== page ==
We looked out together over the roiling cloud of brightly glowing gases and dust painting the black; a nebula that had, just standard days before, been a star. And four planets, a handful of moons, small asteroid belt, oh, and seven hundred thousand human lives.
Milo looked out at the infant nebula, and I watched all the thoughts race across his face. What had been going on here… what I had stopped… had been unquestionably evil, and a danger to the entire Galaxy as we knew it. But what I had done… I watched a part of him balk, try to turn away from it. Watched him face it squarely. Wrestle with the thought.
“I need to think about this,” he finally said. Didn’t look at me.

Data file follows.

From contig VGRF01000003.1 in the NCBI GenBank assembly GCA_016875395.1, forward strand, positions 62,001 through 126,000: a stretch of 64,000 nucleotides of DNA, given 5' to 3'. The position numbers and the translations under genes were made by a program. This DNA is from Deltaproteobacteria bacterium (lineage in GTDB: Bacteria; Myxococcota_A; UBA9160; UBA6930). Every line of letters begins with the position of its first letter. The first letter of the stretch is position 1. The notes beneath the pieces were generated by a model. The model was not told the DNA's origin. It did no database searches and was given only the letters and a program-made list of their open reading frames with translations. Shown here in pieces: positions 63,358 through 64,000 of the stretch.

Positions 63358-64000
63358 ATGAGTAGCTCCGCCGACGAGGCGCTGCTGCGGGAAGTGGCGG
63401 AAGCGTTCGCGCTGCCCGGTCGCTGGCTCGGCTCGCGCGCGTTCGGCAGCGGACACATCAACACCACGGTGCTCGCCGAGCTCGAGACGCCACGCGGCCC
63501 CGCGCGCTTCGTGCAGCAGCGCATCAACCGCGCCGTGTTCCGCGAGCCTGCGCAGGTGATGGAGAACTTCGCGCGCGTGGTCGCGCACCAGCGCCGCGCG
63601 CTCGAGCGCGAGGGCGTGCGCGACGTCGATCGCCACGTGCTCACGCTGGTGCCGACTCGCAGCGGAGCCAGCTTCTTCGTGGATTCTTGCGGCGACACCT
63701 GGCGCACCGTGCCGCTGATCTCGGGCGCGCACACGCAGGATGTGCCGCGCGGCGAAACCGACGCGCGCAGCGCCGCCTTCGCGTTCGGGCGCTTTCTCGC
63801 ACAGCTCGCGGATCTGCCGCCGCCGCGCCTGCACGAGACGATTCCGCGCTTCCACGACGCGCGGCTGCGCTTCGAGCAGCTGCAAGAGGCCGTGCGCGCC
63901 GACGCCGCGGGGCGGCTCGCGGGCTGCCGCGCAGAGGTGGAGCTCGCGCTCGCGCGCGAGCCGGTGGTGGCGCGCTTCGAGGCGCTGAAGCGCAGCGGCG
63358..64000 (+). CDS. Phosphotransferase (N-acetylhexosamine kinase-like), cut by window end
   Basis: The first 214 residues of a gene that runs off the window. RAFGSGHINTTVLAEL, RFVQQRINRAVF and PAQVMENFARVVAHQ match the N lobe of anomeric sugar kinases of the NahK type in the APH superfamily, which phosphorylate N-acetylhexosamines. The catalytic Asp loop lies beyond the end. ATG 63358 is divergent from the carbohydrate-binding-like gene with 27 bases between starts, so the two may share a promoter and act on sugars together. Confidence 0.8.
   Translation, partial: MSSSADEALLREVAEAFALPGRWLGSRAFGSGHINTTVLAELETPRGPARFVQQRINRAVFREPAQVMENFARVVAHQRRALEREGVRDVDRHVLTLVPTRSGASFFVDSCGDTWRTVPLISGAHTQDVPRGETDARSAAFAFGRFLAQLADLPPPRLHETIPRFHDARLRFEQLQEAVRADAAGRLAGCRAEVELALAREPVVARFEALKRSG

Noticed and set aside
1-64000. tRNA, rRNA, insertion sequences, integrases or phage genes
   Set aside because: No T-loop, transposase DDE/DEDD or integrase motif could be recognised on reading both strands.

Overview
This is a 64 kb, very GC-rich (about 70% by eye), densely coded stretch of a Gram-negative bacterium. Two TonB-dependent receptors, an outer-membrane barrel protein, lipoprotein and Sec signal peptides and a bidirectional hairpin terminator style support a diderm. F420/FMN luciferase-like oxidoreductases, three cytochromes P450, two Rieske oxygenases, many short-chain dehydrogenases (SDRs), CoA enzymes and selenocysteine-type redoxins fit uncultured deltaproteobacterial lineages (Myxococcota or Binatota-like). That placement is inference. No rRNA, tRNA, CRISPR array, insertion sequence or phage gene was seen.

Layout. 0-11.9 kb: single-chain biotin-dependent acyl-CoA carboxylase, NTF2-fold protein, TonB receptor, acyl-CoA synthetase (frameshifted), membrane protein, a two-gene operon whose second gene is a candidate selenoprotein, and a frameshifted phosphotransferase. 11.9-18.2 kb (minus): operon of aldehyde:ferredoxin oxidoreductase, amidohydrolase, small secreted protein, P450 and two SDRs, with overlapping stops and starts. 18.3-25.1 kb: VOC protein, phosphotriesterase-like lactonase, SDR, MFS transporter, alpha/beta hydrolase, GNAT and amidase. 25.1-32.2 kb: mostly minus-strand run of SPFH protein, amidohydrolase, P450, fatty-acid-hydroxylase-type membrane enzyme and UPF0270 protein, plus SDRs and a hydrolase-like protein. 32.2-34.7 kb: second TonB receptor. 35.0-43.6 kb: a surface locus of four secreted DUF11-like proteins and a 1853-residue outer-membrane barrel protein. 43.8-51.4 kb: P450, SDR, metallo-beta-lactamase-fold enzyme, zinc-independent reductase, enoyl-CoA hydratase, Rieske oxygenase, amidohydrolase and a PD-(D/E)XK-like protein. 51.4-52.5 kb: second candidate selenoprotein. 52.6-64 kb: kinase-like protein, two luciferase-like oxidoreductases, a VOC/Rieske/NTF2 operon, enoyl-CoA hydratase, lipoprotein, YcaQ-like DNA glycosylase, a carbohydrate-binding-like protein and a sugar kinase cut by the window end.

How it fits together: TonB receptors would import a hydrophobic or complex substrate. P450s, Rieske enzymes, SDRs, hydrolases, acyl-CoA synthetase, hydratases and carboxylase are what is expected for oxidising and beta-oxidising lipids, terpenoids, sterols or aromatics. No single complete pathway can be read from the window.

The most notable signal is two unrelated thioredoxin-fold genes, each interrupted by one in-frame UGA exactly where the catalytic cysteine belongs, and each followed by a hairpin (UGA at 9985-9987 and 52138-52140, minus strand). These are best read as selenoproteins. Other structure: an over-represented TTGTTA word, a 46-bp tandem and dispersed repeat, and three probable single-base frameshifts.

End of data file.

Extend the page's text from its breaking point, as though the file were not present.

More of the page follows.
I nodded, and left him there.
NASA is claiming that the next big object we’re sending to Mars, the Mars Science Laboratory (MSL), is going to be packing some serious firepower. You guessed it, the MSL is going to have a Laser Whip.
Well, maybe not quite a Laser Whip, but it WILL have a laser. Turns out that lasers can be used to identify rocks! Who knew? I mean, if I was given the option of investigating rocks with either a shovel or a laser, I would go with the obvious choice. However, I would be wrong, because lasers can tell you all kinds things about rocks that a shovel just can’t detect.
So, in conclusion, if you’re going to be battling any members of the Order of Venom on Mars, go with the trusty shovel and leave the laser wielding robot alone, because someone on Earth is going to get really annoyed if they have another Mars Rover Mishap.